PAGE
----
Van Brunt Gallery and the Howland Cultural Center are hosting an event to launch the Clara Lou Gould Fund for the Arts. This fund, named for Beacon's previous Mayor of 18 years, Clara Lou Gould, under the auspices of the Community Fund of Dutchess County and BACA, will "fund Beacon projects not generally supported by other area arts organizations, including individual artist’s projects, unique exhibitions, performance or public art projects, arts education programs, and community projects that promote area artists and arts activities and that draw attention to the valuable role of arts and culture in our community." Tickets for Friday's event are $100. For more information, and to order tickets online, click here.
Part of the events for the evening will include a preview of the Hudson Invitational exhibit at Van Brunt. The exhibit, which is being presented by Van Brunt Gallery in association with Curcio Projects, and which is co-curated by Jennifer Mackiewicz, relates to the Sitelines Art Fair program that was scheduled for last May but cancelled shortly before.
The art fair was/is intended to highlight contemporary art venues, both commercial and non profit, active throughout the Hudson Valley.
The panel discussion that is accompanying the Hudson Valley Invitational Exhibit is scheduled for Sept 14 at 3pm - at Van Brunt Gallery - and it will touch upon the topic of the present and future of the arts in the Hudson Valley.
The discussion will be moderated by Almanac Weekly Art Critic Paul Smart. Participating panelists include: Benjamin Krevolin, board president of the Dutchess County Council on the Arts, Norm Magnusson, known for his allegoric paintings, his faux historic roadside signs, and his Funism.com website, Tom Roe, founder of Wave Farm in Greene County and a leading proponent of the new Transmission Arts movement, currently on view at the SUNY Purchase's Neuberger Museum. Also on the panel are Sparrow, author/poet/critic, Robert The, Kingston-based conceptual and book artist with a background in philosophy, Christina Varga, Woodstock gallery owner and Brian Wallace, curator at the Samuel Dorsky Museum of Art at SUNY-New Paltz. The panel will be streamed live on free103point9 Transmission Art Radio via a link at www.free103point9.org, or tune in by pasting http://comm.free103point9.org:8000/vanbrunt.mp3.m3u into your media player. to have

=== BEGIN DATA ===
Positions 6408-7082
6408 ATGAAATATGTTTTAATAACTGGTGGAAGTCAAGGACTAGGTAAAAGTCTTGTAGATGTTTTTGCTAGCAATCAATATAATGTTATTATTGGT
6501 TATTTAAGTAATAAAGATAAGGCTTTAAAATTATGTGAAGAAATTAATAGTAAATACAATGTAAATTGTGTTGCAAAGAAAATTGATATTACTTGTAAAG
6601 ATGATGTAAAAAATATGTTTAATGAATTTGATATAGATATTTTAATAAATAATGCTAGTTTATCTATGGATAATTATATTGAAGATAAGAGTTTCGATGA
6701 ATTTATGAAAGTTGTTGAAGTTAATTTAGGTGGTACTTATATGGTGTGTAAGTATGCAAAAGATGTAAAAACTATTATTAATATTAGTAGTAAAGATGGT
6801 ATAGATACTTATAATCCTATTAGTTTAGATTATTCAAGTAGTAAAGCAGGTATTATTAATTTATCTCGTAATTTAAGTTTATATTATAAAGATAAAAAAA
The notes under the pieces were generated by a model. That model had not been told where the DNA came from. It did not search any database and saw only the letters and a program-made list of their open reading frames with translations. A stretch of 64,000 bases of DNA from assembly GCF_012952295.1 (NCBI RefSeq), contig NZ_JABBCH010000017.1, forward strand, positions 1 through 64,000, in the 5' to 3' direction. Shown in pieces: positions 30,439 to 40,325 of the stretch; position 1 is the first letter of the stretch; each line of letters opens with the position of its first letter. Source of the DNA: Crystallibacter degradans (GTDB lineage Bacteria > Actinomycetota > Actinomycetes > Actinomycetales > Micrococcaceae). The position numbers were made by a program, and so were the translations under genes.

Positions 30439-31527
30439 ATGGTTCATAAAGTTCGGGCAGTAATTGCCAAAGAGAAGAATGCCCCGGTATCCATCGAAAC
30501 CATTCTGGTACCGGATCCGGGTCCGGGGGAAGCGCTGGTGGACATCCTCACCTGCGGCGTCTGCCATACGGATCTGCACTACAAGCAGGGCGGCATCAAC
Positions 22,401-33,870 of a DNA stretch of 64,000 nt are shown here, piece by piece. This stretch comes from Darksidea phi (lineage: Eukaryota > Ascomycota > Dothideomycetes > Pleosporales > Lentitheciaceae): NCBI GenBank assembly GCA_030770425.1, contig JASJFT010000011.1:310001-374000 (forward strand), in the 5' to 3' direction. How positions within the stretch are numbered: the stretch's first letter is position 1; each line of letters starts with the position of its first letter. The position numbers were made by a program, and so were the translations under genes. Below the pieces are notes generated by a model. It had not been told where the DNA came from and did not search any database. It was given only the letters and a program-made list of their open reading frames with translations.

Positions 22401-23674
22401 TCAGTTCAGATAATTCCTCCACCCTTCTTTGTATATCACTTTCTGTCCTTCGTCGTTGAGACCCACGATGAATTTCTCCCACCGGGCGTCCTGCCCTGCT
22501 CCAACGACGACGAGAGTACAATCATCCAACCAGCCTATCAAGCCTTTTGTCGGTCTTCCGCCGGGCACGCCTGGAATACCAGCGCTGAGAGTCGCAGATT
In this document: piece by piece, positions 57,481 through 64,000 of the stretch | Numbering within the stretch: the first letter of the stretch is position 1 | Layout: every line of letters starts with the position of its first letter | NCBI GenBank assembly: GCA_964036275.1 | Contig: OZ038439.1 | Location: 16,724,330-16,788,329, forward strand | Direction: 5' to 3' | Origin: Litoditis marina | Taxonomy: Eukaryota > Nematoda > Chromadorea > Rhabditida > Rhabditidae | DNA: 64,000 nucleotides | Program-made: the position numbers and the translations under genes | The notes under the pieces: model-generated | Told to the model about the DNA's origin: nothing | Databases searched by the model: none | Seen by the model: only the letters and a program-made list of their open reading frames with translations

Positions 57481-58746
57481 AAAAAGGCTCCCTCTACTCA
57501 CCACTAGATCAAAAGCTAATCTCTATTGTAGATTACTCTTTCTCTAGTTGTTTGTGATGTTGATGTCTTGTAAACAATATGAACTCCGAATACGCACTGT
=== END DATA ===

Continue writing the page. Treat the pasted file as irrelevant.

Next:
I've written a bit in previous posts about how I though the art fair could potentially set certain conditions serve to feed and connect the region's artists and venues in a way that would bridge the distance between the HV art communities. By that I mean that the corollary events and projects that would pop up around a successful fair might create a gravitational force that would draw more people into a collaborative relationship. I'd heard of gripes about why this thing was happening in Beacon. Why not? Of course, there's no reason that it couldn't happen in Peekskill, Hudson or Kingston, it just never has. Of course it hasn't happened in Beacon yet either. A possible remedy to assuage this griping might be to organize the fair as a series of contemporaneous events that would be happening in a number of communities up an down the river. However, I think it would prove to be a poor strategy for it would simply disperse the energy of such an event over such a large footprint as to dilute the potential impact of a shared moment and place and it would reinforce the art community breach as exists now. If maximum impact, participation, and variety desired effects, I think a better solution would be to hold such an event in a different city every year. Logistically, this would be more difficult, but the potential for collaborative creativity, as well as dynamic, evolving presentation could create that cultural gravity and excite and equally dynamic of artists/venues to participate. To some extent, the concept would be that of an annual nomadic convention, or model of the Olympic Games.
In the spirit of cross community interaction, a panel talk was held last Saturday as part of the recently completed 2008 Windows on Main St. project. The talk, which looked at the aspects of artists working in the public sphere, covered WOMS in context with the Peekskill Project, represented by Michael Natiello, and the 10x10x10 project in Ellenville with the creator of that project Judy Sigunick . The talk was scantily attended, and virtually all in attendance were either on the panel, or in some way affiliated with the projects discussed, but what occured, was an excellent discussion about the artists' experiences of working among the public in traditionally non art locations. Basically was a sharing of the obstacles, the rewards and the discoveries common among the projects. It was also enlightening to learn about the artists' activities that so closely parallel one another, demonstrating some wonderful affinities.
The fact that Sunday's talk at Van Brunt will be streamed live on the internet (thanks to Free 103point9)alone is exciting. I'd like to see more talks/art events in the area streamed or otherwise shared more profusely online. It's hard to make it out to too much, and there's not a lot out there that represents the goings on in the various communities. I wish there was more.